RUSH: No, it’s not even that. Ally, of course that’s true. (whispering) But so would Powell! So would Powell! I’m trying to whisper this so nobody hears me: ‘So would Powell!’ But that’s still not the answer to the question. You know the answer. You’re curious why they didn’t talk to Powell about it, why they’re not asking him about it, yet you know the answer.


RUSH: So why are you curious when you shouldn’t be?

CALLER: I guess I’m wondering why he hasn’t been forced somewhere to put on the record what he did with the information.

RUSH: Have you ever asked yourself, ‘Why wasn’t Armitage subpoenaed before the grand jury? Why wasn’t Joe Wilson? Why wasn’t this Plame babe? Why wasn’t she subpoenaed?’ How come their stories were never challenged by Fitzgerald? How come he believed EVERYTHING and made it the basis of his investigation, hmm?

CALLER: Well, for the obvious reason. They had a target before they started an investigation, and they weren’t going to let the facts get in the way.

RUSH: That’s true, but in Fitzgerald’s case, I think it’s not quite that. He’s a big appointment, a special prosecutor. He can’t sit there and say, ‘Ah, there’s nothing here.’ You got power. You got all that money. Go spend it and come up with something. That’s what he did. Why do you think that the Washington press corps likes Colin Powell?

CALLER: Because has a very moderate to liberal on social issues —



RUSH: I mean that’s part of it, but no, no, no, no, no, no, no.


RUSH: Ever heard of protecting sources?


RUSH: All right. There, I’ve said it again. A-hem! Got it?

CALLER: I understand.

RUSH: All right. You called the right place. I hope I am here tomorrow.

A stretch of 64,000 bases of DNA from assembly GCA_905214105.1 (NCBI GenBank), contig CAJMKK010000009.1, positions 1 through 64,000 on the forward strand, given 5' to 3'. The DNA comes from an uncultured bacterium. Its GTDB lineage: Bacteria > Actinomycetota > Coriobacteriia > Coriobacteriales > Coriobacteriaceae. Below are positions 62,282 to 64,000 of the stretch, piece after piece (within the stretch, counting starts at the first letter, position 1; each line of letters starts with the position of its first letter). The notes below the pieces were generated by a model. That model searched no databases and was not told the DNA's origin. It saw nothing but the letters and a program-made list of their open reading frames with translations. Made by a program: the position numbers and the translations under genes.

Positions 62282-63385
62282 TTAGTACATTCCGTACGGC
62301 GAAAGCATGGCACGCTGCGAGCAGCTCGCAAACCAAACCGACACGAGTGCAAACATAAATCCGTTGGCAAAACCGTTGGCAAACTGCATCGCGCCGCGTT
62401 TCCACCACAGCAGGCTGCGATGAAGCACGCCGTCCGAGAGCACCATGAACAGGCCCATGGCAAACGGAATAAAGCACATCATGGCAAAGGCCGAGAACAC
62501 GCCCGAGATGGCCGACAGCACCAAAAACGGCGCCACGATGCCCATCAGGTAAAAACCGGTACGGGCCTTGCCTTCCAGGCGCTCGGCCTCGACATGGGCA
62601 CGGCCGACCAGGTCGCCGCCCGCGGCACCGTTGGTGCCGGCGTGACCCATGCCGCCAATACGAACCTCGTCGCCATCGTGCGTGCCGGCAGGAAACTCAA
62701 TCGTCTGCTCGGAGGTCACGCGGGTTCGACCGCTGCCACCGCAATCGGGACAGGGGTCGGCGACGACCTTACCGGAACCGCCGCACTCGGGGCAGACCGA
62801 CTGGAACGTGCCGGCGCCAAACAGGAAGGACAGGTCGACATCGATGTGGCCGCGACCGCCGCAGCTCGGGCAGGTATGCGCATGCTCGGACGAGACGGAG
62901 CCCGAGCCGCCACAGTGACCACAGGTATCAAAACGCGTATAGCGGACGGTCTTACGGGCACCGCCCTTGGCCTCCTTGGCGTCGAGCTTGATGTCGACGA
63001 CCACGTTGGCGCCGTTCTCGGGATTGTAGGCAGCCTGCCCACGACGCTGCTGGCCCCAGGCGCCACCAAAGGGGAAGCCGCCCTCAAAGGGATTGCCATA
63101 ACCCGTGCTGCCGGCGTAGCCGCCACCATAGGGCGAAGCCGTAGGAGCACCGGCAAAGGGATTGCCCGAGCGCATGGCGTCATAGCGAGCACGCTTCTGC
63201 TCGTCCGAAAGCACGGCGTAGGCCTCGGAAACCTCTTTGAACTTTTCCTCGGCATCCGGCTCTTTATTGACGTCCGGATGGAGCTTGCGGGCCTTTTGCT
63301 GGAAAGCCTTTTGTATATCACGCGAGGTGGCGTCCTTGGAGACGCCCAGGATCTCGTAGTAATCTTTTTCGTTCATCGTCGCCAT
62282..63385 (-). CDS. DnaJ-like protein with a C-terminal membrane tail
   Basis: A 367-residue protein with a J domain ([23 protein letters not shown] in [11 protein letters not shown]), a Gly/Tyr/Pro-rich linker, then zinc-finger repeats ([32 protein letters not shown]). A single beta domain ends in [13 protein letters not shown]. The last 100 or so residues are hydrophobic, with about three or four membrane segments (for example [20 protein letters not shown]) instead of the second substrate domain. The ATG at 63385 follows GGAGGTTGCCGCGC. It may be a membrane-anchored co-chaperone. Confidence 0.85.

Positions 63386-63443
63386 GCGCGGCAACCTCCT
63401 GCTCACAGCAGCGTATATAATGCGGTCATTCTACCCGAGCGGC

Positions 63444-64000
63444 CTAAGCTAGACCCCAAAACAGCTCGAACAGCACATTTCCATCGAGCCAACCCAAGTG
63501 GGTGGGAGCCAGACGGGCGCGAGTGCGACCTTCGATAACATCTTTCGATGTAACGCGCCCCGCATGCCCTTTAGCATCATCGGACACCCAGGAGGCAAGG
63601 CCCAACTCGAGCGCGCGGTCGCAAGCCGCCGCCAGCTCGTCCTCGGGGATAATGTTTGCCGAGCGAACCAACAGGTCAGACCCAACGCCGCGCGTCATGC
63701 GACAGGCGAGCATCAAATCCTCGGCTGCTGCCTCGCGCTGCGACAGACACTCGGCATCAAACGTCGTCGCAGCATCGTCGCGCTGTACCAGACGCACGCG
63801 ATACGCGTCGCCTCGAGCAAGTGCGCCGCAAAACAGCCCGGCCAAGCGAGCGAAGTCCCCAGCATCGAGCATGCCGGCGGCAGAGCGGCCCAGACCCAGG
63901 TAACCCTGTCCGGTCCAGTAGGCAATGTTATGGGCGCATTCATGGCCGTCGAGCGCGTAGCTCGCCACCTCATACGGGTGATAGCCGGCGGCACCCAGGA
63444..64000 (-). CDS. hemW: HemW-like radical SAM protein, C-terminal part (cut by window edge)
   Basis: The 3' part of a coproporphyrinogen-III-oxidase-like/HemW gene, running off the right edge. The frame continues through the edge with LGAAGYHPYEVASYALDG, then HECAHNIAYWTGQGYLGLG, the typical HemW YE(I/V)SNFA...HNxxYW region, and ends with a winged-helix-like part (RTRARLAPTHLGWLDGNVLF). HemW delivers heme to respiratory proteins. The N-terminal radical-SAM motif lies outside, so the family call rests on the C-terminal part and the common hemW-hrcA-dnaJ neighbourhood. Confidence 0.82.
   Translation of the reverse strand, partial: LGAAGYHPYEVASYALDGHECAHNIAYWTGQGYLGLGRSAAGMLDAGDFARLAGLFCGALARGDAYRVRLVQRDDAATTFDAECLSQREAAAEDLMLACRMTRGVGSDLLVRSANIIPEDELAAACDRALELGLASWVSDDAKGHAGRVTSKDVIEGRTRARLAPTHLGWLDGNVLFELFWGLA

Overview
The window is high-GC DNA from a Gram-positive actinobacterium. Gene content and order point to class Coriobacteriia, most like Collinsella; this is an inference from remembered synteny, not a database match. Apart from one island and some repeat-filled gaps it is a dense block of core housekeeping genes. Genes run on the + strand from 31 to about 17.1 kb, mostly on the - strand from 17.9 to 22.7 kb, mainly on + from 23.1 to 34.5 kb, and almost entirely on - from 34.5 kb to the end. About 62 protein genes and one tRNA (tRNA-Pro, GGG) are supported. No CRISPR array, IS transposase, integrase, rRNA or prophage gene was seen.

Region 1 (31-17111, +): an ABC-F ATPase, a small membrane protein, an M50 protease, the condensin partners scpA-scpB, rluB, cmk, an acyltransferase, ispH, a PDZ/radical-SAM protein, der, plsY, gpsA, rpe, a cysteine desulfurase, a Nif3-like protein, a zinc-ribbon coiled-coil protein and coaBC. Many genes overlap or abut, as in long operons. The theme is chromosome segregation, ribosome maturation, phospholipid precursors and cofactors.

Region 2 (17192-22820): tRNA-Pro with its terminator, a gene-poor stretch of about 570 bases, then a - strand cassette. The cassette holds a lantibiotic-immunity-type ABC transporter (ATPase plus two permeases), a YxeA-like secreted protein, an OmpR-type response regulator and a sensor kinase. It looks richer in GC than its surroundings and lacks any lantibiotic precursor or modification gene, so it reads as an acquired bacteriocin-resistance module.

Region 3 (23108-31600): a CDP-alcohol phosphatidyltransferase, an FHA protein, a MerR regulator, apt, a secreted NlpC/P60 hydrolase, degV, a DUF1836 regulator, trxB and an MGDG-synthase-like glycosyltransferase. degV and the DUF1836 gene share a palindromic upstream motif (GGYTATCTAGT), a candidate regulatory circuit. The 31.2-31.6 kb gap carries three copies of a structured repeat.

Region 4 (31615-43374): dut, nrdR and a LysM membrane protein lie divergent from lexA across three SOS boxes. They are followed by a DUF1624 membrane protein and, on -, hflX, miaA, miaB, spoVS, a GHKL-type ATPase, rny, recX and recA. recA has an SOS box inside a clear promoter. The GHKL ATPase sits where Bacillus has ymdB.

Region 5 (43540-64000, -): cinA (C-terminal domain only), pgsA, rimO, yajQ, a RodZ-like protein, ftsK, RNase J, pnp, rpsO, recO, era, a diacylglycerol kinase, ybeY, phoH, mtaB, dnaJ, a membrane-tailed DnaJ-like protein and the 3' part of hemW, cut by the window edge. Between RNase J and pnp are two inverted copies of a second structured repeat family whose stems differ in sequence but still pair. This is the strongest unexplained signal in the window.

RUSH: Rick in Dayton, Ohio. Welcome to the EIB Network, sir. Great to have you here with us.

CALLER: Thank you. It is an honor to talk to you.

RUSH: Thank you, sir.

CALLER: I just heard it said again, and I saw Colin Powell on Meet the Press about a month or so ago and he said the same thing you just mentioned there, that we never found any weapons of mass destruction. And in considering, you know, the 500 canisters that have been in the news, I just kind of wondered how he can actually say that.

RUSH: Well, nobody at any level of government is saying anything other than that. There’s a reason for it, and I don’t know what it is. The best reason I’ve heard is — this is the popular rumor at the high levels of credible people that I’ve talked to. Everybody knows the weapons of mass destruction were there, because Saddam had used them.

CALLER: Right.

RUSH: And they were spirited out of there into Syria and Russian trucks helped do the thing, and it is said that the diplomatic concern of not alienating Russia and making this public is worth more than exposing the weapons of mass destruction. Which I don’t know if that’s true. That’s just what I hear. But Powell, he’s out there — they sent him up to United Nations, all those pictures and all the testimony, he’s going to say there weren’t any because he’s the guardian of his own credibility inside the Beltway, and that’s the primary reason for that.